A Cathartic Mother’s Day Ritual

Reverend Allyson Sbazo


In today’s world, abuse is rampant. Mistreatment and outright neglect, painful punishments, and other nightmarish things happen to some as we grow up. When the world pauses to celebrate days like Mother’s Day, those of us with abusive parents stop to ask ourselves, “What do WE do?” For many, the answer is to ignore the holiday, or to lash out at others around us who may not be aware of our pain. This is counterproductive to a healthy spiritual life, though. Working through our feelings of abandonment, imperfection, guilt, and anger is very important, because it frees us up to look at our bare souls. This ritual is created with the idea of releasing anger and hatred for your mother, allowing you to embrace motherhood in different and much more positive ways.

This is written up as a ritual for a single worshiper. Please feel free to adapt it for use with groups.

Set Up

Assemble all the items for the ritual: a bell or drum, wine, fresh water, a bowl for holding dirty water, a bowl for wine offerings, a branch, a candle or oil lamp, barley, a goblet, gifts for each of the Goddesses, and a small meal or feast (for after ritual). Have them ready, either on the altar or in the basket, as appropriate. The wine should be a bottle reserved just for that ritual. Any left over may be imbibed by the attendees, considered sharing with the Gods. Take time to bathe and completely cleanse the body and soul of any miasma.


Walk quietly, piously, into the ritual area. This marks the change from profane to sacred space. You may wish to ring a bell or beat a drum slowly to accompany the pace. Treat this as seriously as a procession with a hundred people!

Purification of the People

Just outside the sacred space, have a vessel of spring or sea water and a bowl waiting. You should wash your hands with the water, into the bowl (the water in the bowl is considered unclean, and so should not be touched). If more than one person is attending, the water is poured by the priestess, and the bowl is held by the priest. When by yourself, simply pausing to wash your hands in the bowl is fine, and the water should be disposed of away from your home or garden later.

Sanctification of Sacred Space

The remaining water in the vessel is used to sanctify the sacred space and the altar. Use a branch to scatter droplets of clean water around the entire area to be used during the ritual. As you walk, you can hum, sing, or recite a prayer. End the cleansing by sprinkling yourself, then take the offering basket up to the altar, and place it before it or under it.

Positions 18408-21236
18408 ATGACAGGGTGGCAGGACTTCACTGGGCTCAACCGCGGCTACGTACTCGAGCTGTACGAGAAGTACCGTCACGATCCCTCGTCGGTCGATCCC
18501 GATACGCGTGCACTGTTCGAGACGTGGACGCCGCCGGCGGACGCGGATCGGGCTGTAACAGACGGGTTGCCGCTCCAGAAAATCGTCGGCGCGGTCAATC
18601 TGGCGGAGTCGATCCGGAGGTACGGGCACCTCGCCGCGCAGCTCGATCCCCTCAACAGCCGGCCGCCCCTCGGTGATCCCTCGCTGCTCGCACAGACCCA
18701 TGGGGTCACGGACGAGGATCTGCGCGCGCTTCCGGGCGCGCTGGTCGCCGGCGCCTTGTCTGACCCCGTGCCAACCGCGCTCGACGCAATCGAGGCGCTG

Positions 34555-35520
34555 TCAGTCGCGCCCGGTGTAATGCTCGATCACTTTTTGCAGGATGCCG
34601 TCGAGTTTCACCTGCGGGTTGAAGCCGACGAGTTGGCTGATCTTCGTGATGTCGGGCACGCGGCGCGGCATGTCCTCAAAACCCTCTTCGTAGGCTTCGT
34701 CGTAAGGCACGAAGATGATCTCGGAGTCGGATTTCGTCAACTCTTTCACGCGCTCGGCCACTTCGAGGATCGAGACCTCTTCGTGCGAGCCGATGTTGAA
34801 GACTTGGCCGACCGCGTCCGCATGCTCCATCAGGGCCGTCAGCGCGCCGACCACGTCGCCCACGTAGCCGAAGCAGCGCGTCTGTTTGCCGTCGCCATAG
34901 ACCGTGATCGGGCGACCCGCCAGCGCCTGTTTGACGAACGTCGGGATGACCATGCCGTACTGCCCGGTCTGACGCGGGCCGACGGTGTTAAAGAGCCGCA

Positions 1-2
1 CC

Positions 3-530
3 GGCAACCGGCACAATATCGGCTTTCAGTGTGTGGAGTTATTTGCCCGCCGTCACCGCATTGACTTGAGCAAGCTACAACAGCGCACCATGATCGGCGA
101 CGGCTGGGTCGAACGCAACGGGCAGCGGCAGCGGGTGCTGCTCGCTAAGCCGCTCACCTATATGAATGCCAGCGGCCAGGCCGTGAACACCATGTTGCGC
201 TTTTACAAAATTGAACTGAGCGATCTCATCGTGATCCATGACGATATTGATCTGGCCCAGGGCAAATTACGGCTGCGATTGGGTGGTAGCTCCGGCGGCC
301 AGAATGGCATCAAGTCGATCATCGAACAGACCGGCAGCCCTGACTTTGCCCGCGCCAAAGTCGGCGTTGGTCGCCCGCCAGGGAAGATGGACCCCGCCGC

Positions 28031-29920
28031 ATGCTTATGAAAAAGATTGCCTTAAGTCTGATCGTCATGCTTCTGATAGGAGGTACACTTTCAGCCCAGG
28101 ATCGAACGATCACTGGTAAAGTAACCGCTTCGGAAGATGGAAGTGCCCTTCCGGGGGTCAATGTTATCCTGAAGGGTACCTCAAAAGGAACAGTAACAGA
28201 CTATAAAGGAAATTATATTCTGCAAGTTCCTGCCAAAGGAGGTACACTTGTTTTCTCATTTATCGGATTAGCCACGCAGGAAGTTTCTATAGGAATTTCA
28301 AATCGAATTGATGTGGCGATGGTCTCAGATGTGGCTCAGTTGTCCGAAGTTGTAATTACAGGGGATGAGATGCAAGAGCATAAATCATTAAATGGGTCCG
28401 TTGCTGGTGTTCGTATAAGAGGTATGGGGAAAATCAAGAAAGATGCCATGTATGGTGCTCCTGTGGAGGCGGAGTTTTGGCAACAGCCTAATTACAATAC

Ritual Lighting of Sacred Fire

The oil lamp/large candle is lit with a blessing to Hestia. This should be impromptu and not scripted. Other candles can be lit now, using a taper lit from the oil lamp.

Tossing of Barley

Scatter barley around the sacred space and altar, from a container of barley.

Preliminary Invocation

The priestess says:

You who are beyond death!

Goddesses of the Sacred Heights, the Earth around me, and the Great Below,

Hear me call!

Bless me with your presence,

Mothers of Gods,

for I wish to honor you.


Water and wine are mixed together in a wine glass or chalice. Pour the wine in first, filling the goblet half way, and then add the water. Then say:

Dear Hestia,

Receive this libation, and rejoice,

for your joy is mine this night.

Hestia, Goddess of the Hearth,

Guardian of the Home,

For you I pour out the first portion,

Accept and delight in my offerings.

For tender hearted Hecate,

Bright coiffed Lady of torches and light

Protector of childbirth and children,

Accept and delight in my offerings.

For Ox-Eyed Queen of Heaven,

Hera, thou Mother and wife,

Dark eyed one, peacock clad Goddess,

Accept and delight in my offerings.

Rhea, Mother of the Gods themselves,

Mysterious one, Great Mother,

Wise and wizened one,

Accept and delight in my offerings.


On the altar, place a gift for each Goddess called, one at a time. Take a few moments to speak from the heart, saying what that Goddess means to you, and why. Explain to the Goddesses called that you are asking their aid in overcoming anger and negative emotions in regards to your own mother, and that your offerings are made with their help in mind. Enumerate your problems carefully, and bluntly. You may wish to have them written down, so that you can remember your issues. This can take as long or as short a time as you wish, but you should not be afraid to wallow just a little bit in your emotions. This is a good time to yell about your mother, and to allow the negative things to well up, and be cried out.

Last Libations

Once you are done, share some of the wine with the Goddesses, and then use the last part as a final libation to them. Say:

Receive these libations, and be kind,

for your joy is shared with me this night.

Hestia, Goddess of the Hearth,

Hecate, Mistress of Childbirth,

Hera, Queen of Heaven,

Rhea, Mother of the Gods,

For you I pour out the last portion,

In thanks for your help and your comfort.

Accept and delight in my offerings.

When you are done, quietly extinguish all candles and incense, if necessary. Clean up, and take any offerings outside, dispose of the dirty water, and generally tidy your altar space. Then, go have some food, with a small portion set aside for the Goddesses, in thanks.



Neokoroi – The Temple Keepers. Template for Noumenia Ritual. [1]

Sannion’s Sanctuary. Hellenic Polytheism. [2]

Fairbanks, Arthur. A Handbook of Greek Religion. [3]

Diasia/Chloaia. A ritual. [4]


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